The thing to remember here is that comic plans aren’t set in stone, they’re supposed to be an easy way to try out ideas and as a way to avoid the problem of feeling uninspired halfway through making a comic. They’re a guideline, rather than an order.

As such, here are three very simple things that you can do to improve your comic plans:

1) See what can be condensed and/or added: During the rough planning stage, it can be very easy to make your comic plans slightly bloated.

So, looking over your plans before you make the comic is a perfect opportunity to see if any of the dialogue can be trimmed or if any panels can be merged. Since this will probably free up some extra space, you might also think of some extra stuff that you can add to your comic.

For example, whilst making a short webcomic mini series that will appear here at the beginning of May, I had space to add some extra humour to one of my comic updates because I condensed two panels into one – like this:

[CLICK FOR LARGER IMAGE] This is an example of how I condensed two panels of my plans for an upcoming comic into a single panel.

[CLICK FOR LARGER IMAGE] This is an example of how I condensed two panels of my plans for an upcoming comic into a single panel.

2) Caption panels: If your planned comic update is just a “talking head” comic (where two characters stand next to each other and talk for the entire comic), then it’s worth seeing if you can replace any of the dialogue panels in your plan with a caption panel.

A caption panel is a panel where one of the characters’ dialogue is placed in a caption, whilst the illustration below is of whatever they are talking about. Although it won’t work in literally every comic, it’s a classic way to break up the monotony of a “talking head” comic. An example can be seen in the second panel of this comic:

"Damania Revived - Memento" By C. A. Brown

“Damania Revived – Memento” By C. A. Brown

3) Give it time: Often, the best way to improve a plan is simply to leave it for a while and then return to it again before you make your comic.

If you start making your comic within a couple of hours of making your plan, then it probably won’t be any better than your plan was. In other words, plan out your comic updates a day or two before you actually make them.

If you allow yourself some thinking time (a day or two is best) between finishing your plan and starting your comic, then you’ll often come up with better ways of making your planned comics, alternative ideas for jokes etc…. for the simple reason that you’ve had more time to think about your comic.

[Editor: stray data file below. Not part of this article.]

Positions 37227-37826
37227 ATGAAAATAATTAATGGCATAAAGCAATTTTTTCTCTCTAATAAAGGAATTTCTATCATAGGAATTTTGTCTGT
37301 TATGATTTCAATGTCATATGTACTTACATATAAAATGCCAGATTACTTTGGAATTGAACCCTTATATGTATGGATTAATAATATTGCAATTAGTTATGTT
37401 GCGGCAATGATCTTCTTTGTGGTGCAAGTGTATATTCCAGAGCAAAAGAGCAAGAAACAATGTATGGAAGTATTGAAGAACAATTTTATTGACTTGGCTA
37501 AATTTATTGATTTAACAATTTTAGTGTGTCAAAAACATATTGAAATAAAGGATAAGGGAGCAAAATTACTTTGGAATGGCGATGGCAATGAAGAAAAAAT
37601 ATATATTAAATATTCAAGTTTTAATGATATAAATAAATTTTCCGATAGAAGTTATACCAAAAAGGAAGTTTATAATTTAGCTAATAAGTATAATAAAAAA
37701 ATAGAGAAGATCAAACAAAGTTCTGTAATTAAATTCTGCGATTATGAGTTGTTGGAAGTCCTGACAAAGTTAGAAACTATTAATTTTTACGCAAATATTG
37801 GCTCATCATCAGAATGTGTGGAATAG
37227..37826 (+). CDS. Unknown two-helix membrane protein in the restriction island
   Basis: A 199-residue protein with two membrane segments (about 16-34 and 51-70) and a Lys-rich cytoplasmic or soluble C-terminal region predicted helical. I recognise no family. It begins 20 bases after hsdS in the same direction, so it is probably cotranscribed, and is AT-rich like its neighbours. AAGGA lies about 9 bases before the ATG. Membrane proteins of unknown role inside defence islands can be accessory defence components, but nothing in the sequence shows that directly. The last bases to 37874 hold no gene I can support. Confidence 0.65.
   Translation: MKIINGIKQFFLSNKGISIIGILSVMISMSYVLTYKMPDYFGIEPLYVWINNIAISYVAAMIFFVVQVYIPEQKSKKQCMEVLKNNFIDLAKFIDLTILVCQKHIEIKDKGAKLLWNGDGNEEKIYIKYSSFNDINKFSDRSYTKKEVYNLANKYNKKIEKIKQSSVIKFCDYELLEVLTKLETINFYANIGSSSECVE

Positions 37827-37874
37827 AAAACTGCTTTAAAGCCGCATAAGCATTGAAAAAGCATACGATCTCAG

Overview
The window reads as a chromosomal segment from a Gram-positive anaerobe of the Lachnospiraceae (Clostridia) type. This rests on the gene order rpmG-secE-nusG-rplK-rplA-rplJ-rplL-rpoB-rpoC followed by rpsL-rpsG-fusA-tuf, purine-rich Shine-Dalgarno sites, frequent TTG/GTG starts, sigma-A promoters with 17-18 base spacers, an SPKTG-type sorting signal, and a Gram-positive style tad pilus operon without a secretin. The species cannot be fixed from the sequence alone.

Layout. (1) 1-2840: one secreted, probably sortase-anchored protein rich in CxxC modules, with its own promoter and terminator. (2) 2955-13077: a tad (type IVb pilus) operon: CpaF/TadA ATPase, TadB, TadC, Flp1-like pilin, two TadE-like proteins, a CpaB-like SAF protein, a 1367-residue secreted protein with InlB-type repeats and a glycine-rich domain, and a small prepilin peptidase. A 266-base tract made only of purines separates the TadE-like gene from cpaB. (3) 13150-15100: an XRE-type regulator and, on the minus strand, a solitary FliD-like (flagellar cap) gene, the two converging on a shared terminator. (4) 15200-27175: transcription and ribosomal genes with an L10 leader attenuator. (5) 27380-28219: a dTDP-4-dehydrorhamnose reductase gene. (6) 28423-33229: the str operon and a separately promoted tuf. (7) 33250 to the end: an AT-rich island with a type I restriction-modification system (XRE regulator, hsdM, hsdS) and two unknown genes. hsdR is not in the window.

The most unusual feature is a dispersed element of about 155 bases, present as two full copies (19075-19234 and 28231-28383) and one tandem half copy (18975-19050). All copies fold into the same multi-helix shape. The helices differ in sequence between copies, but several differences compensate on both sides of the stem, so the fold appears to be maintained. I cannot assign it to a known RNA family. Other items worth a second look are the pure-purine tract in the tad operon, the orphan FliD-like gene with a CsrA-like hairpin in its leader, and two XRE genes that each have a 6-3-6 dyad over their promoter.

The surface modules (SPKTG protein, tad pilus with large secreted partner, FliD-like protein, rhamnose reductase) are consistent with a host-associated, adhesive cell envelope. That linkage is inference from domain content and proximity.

Sorry for the ridiculously short article, but I hope it was useful πŸ™‚

Should You Plan More Webcomics Than You Actually Make?

2017 Artwork should you plan more comic updates than you make

One of the interesting things that I noticed when I was making a webcomic mini series that will appear here in mid-late March was the fact that I’d planned several more webcomics than I actually made.

Before I go any further, I should probably warn you that this article may contain some SPOILERS for that series.

In many cases, this was because I wasn’t satisfied with a planned webcomic update and decided to try planning a new one. This, incidentally, is one of the major advantage of planning a comic before you make it – since you can see whether or not a comic works before you actually start putting lots of effort into making it. Even so, this will probably lead to you abandoning the occasional planned comic.

But, in one case, I actually had to cut a comic from the series (thankfully, when it was still in the planning stage) for the simple reason that I’d miscounted – and the series would be longer than I’d expected it to be if I included this comic. Here’s the plan of the cut comic:

[CLICK FOR LARGER IMAGE] I was able to merge a few elements from this rough plan into another comic, but this comic itself never ended up getting made.

[CLICK FOR LARGER IMAGE] I was able to merge a few elements from this rough plan into another comic, but this comic itself never ended up getting made.

Since I was making this upcoming mini series during a heatwave last year, I knew that I couldn’t spend too long on it. Although the weather had been fairly good when I started the mini series, the temperatures quickly soared and I suddenly realised that – if I stood a chance of finishing this mini series whilst I had any enthusiasm/energy left- I’d have to be very strict about it’s length.

So, when I discovered that my plans were longer than I thought, I was able to cut this comic without too much trouble. So, planning more comics than you actually make means that you have a lot more room to shorten (or possibly even expand) your webcomic depending on the surrounding circumstances.

Another advantage of planning more comics than you make is that it can help with writer’s block too. If you plan lots of comics when you’re inspired, then you can always either use some of your old plans (if you can’t think of any better ones), or – even if your unused plans are unfinished – you can plunder them for any jokes, story elements etc.. that you can use as the basis for a new comic.